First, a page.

The title track comes out next, a big change from the previous one with guitar and passion fuelled vocals, very much a ballad but powerfully done. The voice on this one is purity and power personified, showcasing Grohe's ability to tackle this type of song with equal ease as the heavier end of the spectrum. It is easy to see why Gotthard were so interested in him.
More screaming and soulful guitar, bass and drums again providing the impetus as it moves up a gear and as with most that they do there is so much going on with melodies and fills behind the power.
'Me Myself And I' is another one that grabs the attention from the off. Funky, jazzy with some eastern promise. More gorgeous bass and drums with eastern influenced guitar, followed by strong vocals. The melodies coming through in this are multi faceted, traditional classic rock intermingled with the different tones of the influences and the transitions are as smooth as the last pint of Guinness I had. Traces of the likes of Rush grab you but again the sound is their own.
'The Heart (Save Me)' goes back to the more traditional western guitar sounds but far from mundane ones. A very consistent sound of this band is the funky and sometimes even jazzy feel and this starts off in the same vein. Perhaps the likes of the Chilli Peppers are most known for that type of sound but 21 Octayne mix it up a lot more with their other influences and the effect is stunning. The bass is again prominent in this one, drums the perfect sparring partner, great riffs from the six string device and powerful vocals and singalong chorus even has time to make an appearance.
'Your Life' has a more in your face beginning, subtle yet forceful, followed by more great melodies and powerful rhythm. Whilst more in the traditional rock vein, this is anything but straightforward with more transitions between the musical layers. The chorus is particularly ear catching and the between chorus descent into the heavier altogether fits perfectly – it shouldn't but it does.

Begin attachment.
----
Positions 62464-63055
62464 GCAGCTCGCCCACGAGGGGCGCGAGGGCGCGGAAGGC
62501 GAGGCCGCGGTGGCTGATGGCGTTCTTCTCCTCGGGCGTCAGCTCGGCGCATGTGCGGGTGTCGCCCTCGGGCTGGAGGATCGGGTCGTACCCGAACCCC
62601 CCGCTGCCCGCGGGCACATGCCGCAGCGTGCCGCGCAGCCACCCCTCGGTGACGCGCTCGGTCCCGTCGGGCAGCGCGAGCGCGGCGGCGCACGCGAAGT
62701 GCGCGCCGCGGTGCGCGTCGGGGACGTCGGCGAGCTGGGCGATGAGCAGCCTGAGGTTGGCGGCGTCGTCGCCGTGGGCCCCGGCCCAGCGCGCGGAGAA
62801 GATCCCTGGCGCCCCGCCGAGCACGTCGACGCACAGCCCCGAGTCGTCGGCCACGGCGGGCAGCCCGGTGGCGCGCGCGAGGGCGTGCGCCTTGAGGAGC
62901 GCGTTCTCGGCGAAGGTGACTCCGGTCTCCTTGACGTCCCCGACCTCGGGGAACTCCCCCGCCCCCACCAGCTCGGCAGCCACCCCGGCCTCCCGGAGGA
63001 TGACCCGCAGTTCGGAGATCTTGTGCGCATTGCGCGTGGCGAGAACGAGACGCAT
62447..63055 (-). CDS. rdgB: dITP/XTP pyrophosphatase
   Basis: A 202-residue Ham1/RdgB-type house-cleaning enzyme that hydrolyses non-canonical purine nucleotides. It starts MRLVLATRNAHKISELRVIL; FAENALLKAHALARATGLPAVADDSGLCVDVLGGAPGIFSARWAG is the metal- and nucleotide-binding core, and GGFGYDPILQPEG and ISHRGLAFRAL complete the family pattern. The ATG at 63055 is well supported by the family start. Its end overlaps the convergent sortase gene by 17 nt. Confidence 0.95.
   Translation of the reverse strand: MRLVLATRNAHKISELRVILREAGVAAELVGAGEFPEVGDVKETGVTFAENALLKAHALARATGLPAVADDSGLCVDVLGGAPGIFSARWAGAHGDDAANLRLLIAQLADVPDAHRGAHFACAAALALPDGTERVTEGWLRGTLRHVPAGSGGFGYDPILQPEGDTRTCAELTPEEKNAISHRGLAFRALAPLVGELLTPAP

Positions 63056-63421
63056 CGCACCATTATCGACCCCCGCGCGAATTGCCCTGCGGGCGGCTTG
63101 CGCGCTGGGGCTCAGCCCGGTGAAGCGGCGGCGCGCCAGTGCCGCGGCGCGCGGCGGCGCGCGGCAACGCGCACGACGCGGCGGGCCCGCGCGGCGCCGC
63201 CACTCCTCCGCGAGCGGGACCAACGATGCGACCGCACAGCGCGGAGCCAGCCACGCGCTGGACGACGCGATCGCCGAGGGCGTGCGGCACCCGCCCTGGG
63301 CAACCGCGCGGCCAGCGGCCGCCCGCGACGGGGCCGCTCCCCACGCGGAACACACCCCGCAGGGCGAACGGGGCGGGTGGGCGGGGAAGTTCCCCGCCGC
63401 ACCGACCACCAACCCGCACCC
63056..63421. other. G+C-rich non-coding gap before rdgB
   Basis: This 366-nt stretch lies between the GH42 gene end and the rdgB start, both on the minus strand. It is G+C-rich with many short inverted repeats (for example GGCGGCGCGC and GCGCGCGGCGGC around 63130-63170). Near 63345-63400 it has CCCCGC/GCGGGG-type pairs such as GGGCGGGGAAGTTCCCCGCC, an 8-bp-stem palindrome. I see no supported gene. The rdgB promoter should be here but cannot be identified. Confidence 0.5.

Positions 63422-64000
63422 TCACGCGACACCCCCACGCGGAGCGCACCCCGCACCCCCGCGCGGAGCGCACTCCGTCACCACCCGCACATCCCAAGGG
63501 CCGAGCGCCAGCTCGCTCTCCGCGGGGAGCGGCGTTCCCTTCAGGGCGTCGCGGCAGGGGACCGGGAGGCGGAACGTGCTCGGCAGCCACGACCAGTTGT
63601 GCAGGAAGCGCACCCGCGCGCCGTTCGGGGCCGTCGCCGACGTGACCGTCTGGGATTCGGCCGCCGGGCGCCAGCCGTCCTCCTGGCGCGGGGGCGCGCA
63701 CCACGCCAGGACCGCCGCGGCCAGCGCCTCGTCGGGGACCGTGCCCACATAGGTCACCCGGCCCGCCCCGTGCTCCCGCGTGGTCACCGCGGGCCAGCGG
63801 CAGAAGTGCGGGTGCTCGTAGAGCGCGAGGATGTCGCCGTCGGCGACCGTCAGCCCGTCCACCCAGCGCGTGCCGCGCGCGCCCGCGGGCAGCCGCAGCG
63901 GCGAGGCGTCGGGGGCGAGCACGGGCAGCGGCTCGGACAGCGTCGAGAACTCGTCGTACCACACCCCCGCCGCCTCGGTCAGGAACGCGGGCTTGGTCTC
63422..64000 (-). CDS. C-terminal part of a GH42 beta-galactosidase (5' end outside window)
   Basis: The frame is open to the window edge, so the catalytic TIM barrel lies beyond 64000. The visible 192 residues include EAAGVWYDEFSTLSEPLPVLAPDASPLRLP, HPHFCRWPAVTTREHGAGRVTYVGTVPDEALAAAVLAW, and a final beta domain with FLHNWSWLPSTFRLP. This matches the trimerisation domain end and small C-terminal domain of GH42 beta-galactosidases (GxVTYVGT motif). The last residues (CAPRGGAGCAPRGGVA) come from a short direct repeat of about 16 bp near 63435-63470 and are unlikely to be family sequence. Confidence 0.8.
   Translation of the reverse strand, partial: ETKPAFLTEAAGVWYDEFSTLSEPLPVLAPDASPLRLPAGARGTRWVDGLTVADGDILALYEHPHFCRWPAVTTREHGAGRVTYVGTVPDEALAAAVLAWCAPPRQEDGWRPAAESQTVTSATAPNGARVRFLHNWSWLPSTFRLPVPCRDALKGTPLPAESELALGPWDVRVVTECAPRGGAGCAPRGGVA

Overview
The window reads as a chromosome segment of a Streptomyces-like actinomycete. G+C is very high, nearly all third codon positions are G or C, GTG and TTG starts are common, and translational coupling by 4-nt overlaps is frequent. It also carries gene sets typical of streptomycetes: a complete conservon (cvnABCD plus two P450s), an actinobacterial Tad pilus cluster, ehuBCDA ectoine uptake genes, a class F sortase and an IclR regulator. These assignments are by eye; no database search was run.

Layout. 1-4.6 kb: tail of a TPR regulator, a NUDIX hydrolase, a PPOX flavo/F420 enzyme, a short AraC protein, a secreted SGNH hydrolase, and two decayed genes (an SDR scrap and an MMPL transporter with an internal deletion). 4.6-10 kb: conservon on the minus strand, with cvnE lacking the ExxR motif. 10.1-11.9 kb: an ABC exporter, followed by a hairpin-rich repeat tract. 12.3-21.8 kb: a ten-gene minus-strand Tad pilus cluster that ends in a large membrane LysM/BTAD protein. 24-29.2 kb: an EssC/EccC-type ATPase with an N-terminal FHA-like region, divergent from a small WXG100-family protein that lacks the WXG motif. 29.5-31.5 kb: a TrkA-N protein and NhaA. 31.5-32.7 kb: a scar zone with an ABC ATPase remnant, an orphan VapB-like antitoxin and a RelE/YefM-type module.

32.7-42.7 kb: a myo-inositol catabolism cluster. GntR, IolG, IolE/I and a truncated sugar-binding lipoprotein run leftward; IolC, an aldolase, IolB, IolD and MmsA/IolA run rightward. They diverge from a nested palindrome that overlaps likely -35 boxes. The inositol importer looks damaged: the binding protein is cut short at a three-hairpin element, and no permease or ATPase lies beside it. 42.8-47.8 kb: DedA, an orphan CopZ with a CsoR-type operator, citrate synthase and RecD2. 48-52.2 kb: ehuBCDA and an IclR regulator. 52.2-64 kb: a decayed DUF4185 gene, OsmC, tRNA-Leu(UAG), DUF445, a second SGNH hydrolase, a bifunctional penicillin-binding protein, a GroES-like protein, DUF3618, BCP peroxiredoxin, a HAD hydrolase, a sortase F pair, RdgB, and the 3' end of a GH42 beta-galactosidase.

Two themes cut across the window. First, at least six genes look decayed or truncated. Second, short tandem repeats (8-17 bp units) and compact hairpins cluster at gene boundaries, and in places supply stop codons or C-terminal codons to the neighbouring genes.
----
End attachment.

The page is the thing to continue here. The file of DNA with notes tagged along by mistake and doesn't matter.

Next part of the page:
'I Will Always Be Right There' starts off as you would expect from the title, a soft, emotional expressive guitar and voice. Those who purely love the full force of the band may not like this one but in truth it belongs on the album as it is yet another example of their varied influences and it is done very well.
Never rising above the mellow guitar and vocals for the simple reason it has no need to, it is sure to be live staple, that well timed song to break up the raunch and with the ban on smoking everywhere these days (as well as on just about anything else that is fun) people have to have a use for their cigarette lighters.
'Leave My Head' is a different matter altogether, starting off with all the power they can muster with some more of that funk although this time at the heavier end, but it is there nonetheless and the more you listen to this album the more you get its impact on their sound. This isn't just about heavy though, transitioning between the different styles, the middle section especially leaving you not entirely sure where the track is going to go.
'Come Alive' is the album closer and there is absolutely no danger of not being very much alive by this point. This one is more built around the strong vocals, backing vocals adding a lot of depth to the chorus but this time it is the structure of the verses that stands out above all else, sometimes a little Journeyish in the rise and fall of the voice. Guitar in the middle intriguing and delivering yet again mesmerizingly before the chorus' come in again.
So there you have it. As a debut album it is good, very good and it will be interesting to see where they go from here. All of them are very finely tuned musicians (pun not entirely unintentional) and all do their own thing on the album but the impressive part is it all fits together so well and in this case the sum is equal to the four parts.
The tracks themselves are of such varied structure that there is never a danger of them repeating themselves as is often the case with even the best bands and it is that and I have said it before more than once, the songwriting. Without that, I really don't care what genius wizardry is involved with instruments, it is all for nothing. These guys have the wizardry AND the songwriting.
Do yourselves a favour and check out this album, you will be impressed, very impressed. In fact I am so sure of it that if you aren't I will listen to a Coldplay album and anyone that knows me will know I would prefer a slow and lingering death.